Click here to go to the US Drought Monitor website. Here’s an excerpt:
This week, most of the western and northern portions of the country recorded below-normal temperatures while most of the south was above normal. Active weather from the central plains into the Midwest brought above-normal precipitation over much of the region while the dryness intensified over the south and into the Gulf Coast…
Most of the region was cooler than normal this week, with departures of 2-4 degrees below normal from northern Kansas into the Dakotas. Areas of southern Kansas and eastern Colorado were 2-4 degrees above normal for the week. Above-normal precipitation was confined mainly to portions of northern and eastern Kansas, western and central Nebraska, western and eastern South Dakota and western North Dakota, with departures of up to 3 inches above normal observed over north central Kansas. With the cooler conditions and recent rains, D0 was removed from most of Nebraska and northwest Kansas with D1 improving in Kansas as well. In the Dakotas, D0 was removed from southeast North Dakota and northeast South Dakota as well as north central South Dakota. The remaining D0 in east central South Dakota was shifted to include more of the agricultural areas west of Sioux Falls…
Cooler than normal temperatures dominated the west this last week. Most areas were normal to 5 degrees below normal for the week, with only areas of southeast New Mexico 5-10 degrees above normal. Monsoonal moisture continued to push into the southwest and into portions of Utah and Nevada. Some areas of Arizona were 2 inches above normal precipitation for this week. With the scattered rains, improvements were made to the D2 in southern California as the last several monsoons have been beneficial to this region and precipitation values are near normal over the last 3 years. Improvements were also made in northeast Utah where D1 improved to D0 this week. Continuing on the improvements started last week over northern Nevada, D2 conditions were pushed to the west, improving the D3. Nevada also showed the return of D4 in the west central portion of the state. The earlier rains in the region that allowed for D3 have since subsided and the impacts are again present, especially in the agriculture and ranching communities, allowing for D4 to expand this week. In Washington and Oregon, D3 conditions were pushed to the west as low flows on rivers and streams and warm water temperatures are impacting the region. In Idaho, D3 was expanded in the northern portion of the state where conditions continue to worsen, while some improvement to D2 was shown in the southeast as recent rains helped the region…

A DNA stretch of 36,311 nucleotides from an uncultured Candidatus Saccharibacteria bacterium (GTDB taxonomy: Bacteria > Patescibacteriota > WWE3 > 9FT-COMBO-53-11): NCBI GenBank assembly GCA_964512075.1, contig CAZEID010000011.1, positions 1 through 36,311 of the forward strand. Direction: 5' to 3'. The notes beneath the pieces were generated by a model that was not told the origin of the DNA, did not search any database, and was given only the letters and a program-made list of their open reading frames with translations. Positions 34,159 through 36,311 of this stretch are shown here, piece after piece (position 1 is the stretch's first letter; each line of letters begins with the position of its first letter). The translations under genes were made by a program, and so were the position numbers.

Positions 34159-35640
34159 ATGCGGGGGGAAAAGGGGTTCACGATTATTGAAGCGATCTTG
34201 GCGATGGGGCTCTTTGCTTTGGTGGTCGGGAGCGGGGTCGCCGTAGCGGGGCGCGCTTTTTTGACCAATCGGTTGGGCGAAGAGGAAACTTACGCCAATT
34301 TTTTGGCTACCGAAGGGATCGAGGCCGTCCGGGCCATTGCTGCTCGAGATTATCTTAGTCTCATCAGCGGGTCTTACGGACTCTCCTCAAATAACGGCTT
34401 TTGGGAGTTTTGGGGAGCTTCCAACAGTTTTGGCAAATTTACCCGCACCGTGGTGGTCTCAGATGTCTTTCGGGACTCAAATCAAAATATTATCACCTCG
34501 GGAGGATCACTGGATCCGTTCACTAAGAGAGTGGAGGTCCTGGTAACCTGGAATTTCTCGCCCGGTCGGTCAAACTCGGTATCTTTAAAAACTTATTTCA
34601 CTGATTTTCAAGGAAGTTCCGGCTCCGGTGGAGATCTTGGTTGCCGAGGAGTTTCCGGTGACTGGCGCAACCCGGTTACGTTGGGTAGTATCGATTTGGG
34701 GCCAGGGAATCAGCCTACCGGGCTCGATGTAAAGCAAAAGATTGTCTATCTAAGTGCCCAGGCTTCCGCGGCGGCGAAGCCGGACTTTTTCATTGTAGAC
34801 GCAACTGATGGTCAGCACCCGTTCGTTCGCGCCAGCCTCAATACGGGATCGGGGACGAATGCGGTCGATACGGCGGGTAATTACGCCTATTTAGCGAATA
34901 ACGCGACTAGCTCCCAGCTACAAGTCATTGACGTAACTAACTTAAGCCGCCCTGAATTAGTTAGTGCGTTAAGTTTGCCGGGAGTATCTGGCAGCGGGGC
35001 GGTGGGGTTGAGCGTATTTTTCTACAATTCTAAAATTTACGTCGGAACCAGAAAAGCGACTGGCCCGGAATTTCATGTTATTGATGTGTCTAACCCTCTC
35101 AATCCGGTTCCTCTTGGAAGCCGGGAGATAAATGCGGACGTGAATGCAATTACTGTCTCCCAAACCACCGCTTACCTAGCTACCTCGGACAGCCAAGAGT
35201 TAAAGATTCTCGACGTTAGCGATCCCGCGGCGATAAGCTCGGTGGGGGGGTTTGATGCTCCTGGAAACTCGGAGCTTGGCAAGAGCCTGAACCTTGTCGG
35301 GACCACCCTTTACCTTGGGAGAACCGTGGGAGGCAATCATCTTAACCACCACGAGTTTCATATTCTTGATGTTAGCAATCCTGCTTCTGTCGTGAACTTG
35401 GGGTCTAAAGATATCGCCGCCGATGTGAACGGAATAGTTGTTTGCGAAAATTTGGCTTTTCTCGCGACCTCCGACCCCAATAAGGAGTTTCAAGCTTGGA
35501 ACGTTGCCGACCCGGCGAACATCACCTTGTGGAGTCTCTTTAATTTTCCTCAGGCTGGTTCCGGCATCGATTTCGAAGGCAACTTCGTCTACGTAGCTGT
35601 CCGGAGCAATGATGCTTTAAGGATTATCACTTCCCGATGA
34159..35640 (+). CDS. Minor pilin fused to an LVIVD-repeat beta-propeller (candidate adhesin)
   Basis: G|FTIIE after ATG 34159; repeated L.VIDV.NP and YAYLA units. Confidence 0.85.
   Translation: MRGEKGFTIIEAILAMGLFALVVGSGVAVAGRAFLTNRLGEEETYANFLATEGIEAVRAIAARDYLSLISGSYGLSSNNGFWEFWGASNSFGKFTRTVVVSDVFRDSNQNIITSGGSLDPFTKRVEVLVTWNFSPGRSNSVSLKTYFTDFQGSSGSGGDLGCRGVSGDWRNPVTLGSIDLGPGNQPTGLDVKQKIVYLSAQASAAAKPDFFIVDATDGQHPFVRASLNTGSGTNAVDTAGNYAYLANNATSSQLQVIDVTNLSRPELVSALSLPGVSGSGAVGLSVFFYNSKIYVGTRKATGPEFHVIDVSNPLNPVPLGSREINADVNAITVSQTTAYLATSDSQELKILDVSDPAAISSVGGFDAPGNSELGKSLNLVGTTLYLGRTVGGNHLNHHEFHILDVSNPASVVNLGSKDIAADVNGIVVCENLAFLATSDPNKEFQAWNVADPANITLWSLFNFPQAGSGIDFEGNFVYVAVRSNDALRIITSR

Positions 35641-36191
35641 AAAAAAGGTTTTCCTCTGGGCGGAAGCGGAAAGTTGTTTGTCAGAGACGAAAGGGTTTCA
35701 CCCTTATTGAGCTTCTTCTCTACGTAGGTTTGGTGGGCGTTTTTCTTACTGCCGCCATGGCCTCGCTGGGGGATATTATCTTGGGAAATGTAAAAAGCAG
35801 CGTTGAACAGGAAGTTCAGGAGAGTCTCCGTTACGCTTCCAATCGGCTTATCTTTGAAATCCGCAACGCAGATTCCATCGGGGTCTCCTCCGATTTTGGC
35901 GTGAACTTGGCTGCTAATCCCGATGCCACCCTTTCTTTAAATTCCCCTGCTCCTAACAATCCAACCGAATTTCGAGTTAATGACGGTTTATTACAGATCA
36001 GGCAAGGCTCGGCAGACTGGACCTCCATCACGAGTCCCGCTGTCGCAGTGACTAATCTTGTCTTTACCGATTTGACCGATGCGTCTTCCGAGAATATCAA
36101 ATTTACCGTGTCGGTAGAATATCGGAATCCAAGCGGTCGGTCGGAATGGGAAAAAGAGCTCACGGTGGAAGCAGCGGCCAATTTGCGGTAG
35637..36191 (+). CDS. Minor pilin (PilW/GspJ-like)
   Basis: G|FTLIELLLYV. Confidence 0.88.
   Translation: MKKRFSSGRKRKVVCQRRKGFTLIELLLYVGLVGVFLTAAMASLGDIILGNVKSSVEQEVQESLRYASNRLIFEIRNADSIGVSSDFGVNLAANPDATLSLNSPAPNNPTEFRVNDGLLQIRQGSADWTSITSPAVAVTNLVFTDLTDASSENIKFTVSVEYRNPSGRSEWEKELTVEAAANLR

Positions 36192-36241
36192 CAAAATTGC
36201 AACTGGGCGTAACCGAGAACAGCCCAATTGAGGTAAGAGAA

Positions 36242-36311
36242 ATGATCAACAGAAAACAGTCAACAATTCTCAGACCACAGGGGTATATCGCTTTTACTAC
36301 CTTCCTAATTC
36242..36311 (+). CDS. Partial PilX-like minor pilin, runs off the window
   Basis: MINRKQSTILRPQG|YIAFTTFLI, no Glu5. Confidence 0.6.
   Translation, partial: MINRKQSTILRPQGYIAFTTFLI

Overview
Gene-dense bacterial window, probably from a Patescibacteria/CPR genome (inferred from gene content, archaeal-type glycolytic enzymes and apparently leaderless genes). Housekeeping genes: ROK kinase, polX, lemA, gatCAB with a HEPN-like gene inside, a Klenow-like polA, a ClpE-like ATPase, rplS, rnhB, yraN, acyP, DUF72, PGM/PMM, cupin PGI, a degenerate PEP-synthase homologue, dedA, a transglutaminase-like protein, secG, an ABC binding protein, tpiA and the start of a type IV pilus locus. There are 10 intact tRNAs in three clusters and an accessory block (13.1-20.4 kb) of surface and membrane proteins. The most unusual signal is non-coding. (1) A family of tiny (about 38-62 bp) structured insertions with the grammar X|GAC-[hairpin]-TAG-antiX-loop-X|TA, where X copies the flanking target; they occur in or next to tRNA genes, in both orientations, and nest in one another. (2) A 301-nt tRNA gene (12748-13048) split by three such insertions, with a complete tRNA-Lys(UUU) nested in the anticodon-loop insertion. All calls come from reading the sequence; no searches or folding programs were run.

Over the next 5-7 days, the monsoonal moisture in the southwest is anticipated to remain in place, bringing with it up to an inch of rain over portions of New Mexico and Arizona. Some of this moisture will push up into portions of the Great Basin as well as the central and northern Rocky Mountains, where up to an inch of rain is anticipated in parts of Utah and Colorado. The active pattern will remain over the high plains and Midwest, where 2+ inches of rain are anticipated in portions of northeast Nebraska, southeast South Dakota and southwest Minnesota. The southeast will see more moisture, especially along the coastal regions where up to 3 inches is projected. Temperatures are expected to be above normal over the west, the southern plains, and the eastern third of the United States, with departures of 3-6 degrees above normal. The high plains and northern Rocky Mountains look to be 3-6 degrees below normal during the next week.
The 6-10 day outlooks show that most of the country has the potential to have good chances of above-normal temperatures, with the greatest probability over the west coast and from New England into the Mid-Atlantic. The exception to this is the high plains and Rocky Mountain region, where the best chance of below-normal temperatures is expected. The eastern half of the United States has the expectation of above-normal precipitation during the period while the area from California into the Great Basin is projected to have the probability of below-normal precipitation.